The American Academy of Pediatrics has issued a policy statement urging pediatricians to screen for food insecurity and coordinate assistance for hungry and malnourished children.
Food insecurity is a big deal. In fact, in 2013, around 20 percent of all children in the United States lived in a household that struggled to provide a nutritious diet. Now, the American Academy of Pediatrics is stepping in to do something about it.
According to a report from the New York Times, pediatricians across the country have been urged to screen children for signs of malnutrition, and refer them to an agency that could provide assistance.
Roughly sixteen million American children don’t have access to a consistent supply of food, according to a report from the Department of Agriculture. These children face a higher risk of developing illnesses, have poor overall health and visit the hospital more often than their peers who have a stable source of nutrition.
Food insecurity has also been connected to a long list of behavioral and emotional issues, ranging from preschool to the teenage yeas.
According to Mariana Chilton, the director of the Center for Hunger-Free Communities at Drexel University, the new policy should have been in place years ago. She argued that food insecurity drives up health care costs, result sin more hospitalizations, and creates a damper on the development and health of children around the country.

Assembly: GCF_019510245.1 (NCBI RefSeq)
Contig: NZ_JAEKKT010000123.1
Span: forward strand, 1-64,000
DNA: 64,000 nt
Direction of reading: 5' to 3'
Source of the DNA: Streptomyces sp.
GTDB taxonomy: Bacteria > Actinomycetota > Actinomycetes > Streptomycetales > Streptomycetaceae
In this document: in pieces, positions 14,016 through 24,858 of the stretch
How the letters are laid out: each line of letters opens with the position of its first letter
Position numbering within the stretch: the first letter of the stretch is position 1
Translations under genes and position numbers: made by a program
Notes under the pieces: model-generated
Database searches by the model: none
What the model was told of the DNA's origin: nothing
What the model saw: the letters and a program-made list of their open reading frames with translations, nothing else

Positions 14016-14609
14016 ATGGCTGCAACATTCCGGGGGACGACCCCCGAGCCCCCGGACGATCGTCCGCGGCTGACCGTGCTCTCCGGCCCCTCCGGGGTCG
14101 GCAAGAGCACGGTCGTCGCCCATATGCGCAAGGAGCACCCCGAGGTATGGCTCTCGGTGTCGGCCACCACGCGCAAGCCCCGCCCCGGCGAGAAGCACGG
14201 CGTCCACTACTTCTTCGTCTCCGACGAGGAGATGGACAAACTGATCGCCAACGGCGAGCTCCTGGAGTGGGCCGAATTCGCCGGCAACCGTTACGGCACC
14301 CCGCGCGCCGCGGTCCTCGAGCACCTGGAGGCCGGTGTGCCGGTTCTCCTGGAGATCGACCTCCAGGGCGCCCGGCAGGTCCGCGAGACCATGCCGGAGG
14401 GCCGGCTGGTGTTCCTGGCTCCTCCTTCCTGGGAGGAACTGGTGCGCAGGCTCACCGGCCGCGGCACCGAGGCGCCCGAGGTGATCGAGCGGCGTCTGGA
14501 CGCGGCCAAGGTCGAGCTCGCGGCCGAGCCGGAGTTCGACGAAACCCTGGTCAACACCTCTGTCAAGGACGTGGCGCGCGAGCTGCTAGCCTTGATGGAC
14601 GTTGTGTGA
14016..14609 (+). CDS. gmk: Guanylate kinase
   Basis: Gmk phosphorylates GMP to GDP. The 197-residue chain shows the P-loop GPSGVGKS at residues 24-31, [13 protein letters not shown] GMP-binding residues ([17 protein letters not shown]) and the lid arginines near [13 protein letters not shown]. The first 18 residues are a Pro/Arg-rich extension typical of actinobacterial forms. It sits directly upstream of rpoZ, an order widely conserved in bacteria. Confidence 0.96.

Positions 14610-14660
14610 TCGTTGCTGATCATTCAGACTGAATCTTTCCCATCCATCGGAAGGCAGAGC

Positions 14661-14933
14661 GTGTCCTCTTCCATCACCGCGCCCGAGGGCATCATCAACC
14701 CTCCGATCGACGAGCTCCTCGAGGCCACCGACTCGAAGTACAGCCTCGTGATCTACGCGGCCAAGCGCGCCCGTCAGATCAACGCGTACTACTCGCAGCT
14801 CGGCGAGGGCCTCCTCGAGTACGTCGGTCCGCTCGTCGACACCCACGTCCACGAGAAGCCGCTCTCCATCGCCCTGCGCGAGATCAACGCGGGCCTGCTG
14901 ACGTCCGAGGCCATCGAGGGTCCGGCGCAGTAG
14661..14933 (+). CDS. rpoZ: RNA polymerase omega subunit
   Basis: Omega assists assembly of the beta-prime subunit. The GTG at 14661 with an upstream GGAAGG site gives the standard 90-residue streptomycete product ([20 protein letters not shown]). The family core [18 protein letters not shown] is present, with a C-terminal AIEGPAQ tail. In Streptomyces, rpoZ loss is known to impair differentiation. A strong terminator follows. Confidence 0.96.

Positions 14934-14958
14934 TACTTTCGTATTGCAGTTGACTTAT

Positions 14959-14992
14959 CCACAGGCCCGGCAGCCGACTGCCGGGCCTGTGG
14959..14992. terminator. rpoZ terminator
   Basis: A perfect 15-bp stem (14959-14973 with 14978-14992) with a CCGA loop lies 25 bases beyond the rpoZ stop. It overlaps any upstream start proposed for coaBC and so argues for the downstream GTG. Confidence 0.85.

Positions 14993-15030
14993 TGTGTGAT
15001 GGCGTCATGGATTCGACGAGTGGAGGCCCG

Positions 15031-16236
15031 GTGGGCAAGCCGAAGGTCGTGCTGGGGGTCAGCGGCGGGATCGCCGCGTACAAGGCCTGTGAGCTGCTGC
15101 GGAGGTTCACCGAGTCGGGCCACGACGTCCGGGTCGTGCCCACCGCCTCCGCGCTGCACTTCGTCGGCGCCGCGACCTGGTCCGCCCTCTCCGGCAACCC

There has been shockingly little research on childhood hunger, says Dr. Chilton, who works with Children’s HealthWatch, a network that tracks the impact of public assistance programs on the health of children. Chilton says it is extremely difficult to get the medical community to pay attention to the lack of adequate nutrition faced by so many children, especially when it has such a large impact on their overall health and well being.
The American Academy of Pediatrics also encourages doctors to become familiar with local food banks and federal nutrition assistance programs so they can give their patients access to some of the more accessible sources of nutrition.
According to Melissa Boteach, the vice president of the poverty to prosperity program at the Center for American Progress, reaching families to talk about issues like nutrition is easiest at schools or the doctor’s office. She believes that having pediatricians connect patients with opportunities to eat better will have a huge impact.